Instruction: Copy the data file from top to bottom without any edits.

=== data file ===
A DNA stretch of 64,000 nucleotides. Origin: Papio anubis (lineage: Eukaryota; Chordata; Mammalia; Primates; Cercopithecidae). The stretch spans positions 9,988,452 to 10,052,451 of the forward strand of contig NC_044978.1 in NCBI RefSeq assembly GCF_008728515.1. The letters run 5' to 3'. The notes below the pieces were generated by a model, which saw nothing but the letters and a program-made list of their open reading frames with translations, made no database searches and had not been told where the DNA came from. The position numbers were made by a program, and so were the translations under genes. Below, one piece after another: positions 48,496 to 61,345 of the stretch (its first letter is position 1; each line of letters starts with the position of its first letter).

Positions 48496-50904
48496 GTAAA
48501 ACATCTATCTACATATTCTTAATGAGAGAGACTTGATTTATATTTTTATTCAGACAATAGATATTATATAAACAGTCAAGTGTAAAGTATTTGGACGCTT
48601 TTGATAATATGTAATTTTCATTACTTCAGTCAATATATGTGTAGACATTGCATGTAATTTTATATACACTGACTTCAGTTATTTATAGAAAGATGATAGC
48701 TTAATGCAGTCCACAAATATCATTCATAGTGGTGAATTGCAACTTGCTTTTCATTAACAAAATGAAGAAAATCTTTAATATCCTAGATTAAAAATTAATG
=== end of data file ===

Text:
A DNA stretch of 64,000 nucleotides. Origin: Papio anubis (lineage: Eukaryota; Chordata; Mammalia; Primates; Cercopithecidae). The stretch spans positions 9,988,452 to 10,052,451 of the forward strand of contig NC_044978.1 in NCBI RefSeq assembly GCF_008728515.1. The letters run 5' to 3'. The notes below the pieces were generated by a model, which saw nothing but the letters and a program-made list of their open reading frames with translations, made no database searches and had not been told where the DNA came from. The position numbers were made by a program, and so were the translations under genes. Below, one piece after another: positions 48,496 to 61,345 of the stretch (its first letter is position 1; each line of letters starts with the position of its first letter).

Positions 48496-50904
48496 GTAAA
48501 ACATCTATCTACATATTCTTAATGAGAGAGACTTGATTTATATTTTTATTCAGACAATAGATATTATATAAACAGTCAAGTGTAAAGTATTTGGACGCTT
48601 TTGATAATATGTAATTTTCATTACTTCAGTCAATATATGTGTAGACATTGCATGTAATTTTATATACACTGACTTCAGTTATTTATAGAAAGATGATAGC
48701 TTAATGCAGTCCACAAATATCATTCATAGTGGTGAATTGCAACTTGCTTTTCATTAACAAAATGAAGAAAATCTTTAATATCCTAGATTAAAAATTAATG